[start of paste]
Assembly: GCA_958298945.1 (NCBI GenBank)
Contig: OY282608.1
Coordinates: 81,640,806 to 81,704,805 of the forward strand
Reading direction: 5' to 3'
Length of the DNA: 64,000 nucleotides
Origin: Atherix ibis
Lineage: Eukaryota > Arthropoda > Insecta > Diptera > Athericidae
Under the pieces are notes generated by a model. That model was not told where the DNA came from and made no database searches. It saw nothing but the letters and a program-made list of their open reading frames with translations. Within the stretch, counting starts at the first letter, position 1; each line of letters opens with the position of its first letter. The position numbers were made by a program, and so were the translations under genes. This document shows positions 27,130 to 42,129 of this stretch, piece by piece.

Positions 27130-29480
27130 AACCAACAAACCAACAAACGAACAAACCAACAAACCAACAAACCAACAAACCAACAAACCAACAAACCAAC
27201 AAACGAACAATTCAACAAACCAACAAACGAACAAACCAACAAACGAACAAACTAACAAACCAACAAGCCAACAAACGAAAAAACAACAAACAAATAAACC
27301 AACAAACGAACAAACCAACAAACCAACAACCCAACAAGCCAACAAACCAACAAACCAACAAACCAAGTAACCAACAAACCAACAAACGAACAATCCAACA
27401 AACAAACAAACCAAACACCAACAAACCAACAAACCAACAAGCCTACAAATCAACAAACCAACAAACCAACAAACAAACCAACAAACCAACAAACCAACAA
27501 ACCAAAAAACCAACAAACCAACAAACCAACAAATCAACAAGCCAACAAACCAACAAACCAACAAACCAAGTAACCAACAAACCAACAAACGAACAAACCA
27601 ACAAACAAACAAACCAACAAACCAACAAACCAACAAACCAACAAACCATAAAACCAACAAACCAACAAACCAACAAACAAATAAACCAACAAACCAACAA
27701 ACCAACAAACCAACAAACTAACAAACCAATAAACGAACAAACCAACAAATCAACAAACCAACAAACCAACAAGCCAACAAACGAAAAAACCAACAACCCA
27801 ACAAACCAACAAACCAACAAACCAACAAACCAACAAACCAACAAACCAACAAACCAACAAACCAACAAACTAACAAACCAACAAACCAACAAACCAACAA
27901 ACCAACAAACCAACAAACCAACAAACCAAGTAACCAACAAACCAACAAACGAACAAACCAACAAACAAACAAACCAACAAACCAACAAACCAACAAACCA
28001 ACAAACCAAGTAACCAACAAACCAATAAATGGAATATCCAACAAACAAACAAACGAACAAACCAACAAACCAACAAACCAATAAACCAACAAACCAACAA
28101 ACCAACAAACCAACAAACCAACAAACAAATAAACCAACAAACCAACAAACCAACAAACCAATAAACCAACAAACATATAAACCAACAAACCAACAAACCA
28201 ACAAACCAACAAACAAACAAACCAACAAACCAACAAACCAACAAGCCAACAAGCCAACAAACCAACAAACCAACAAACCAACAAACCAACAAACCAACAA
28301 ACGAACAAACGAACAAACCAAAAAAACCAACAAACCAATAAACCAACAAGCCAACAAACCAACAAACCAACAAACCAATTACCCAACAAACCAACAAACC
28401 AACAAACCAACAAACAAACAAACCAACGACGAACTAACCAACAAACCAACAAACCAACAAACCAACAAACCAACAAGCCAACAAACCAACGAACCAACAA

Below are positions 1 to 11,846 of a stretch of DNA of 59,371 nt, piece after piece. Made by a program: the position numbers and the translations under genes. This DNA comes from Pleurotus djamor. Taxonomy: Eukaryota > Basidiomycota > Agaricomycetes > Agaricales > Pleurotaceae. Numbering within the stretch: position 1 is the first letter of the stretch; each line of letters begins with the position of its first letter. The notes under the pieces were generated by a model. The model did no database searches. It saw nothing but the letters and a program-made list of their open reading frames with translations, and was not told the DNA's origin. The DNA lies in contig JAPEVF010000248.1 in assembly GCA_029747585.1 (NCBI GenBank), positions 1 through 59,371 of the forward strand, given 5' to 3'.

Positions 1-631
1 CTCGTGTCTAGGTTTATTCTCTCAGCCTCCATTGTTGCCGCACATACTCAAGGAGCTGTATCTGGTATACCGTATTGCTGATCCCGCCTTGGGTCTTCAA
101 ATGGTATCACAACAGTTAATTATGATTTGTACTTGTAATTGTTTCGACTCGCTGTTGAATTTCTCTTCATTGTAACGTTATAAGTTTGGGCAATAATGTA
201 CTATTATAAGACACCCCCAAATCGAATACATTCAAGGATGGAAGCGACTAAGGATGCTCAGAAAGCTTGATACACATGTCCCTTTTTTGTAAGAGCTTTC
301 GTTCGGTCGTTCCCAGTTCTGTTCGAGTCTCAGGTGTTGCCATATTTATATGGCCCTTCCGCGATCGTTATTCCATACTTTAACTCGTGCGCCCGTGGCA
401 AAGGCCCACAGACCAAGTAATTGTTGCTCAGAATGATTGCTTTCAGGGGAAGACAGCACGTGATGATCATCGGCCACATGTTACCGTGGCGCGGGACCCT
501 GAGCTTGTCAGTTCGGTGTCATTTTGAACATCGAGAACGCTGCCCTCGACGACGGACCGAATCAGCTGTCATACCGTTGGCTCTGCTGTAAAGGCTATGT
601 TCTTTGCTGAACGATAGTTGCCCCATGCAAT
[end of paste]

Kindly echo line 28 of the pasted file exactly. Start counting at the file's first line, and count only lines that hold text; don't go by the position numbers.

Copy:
201 CTATTATAAGACACCCCCAAATCGAATACATTCAAGGATGGAAGCGACTAAGGATGCTCAGAAAGCTTGATACACATGTCCCTTTTTTGTAAGAGCTTTC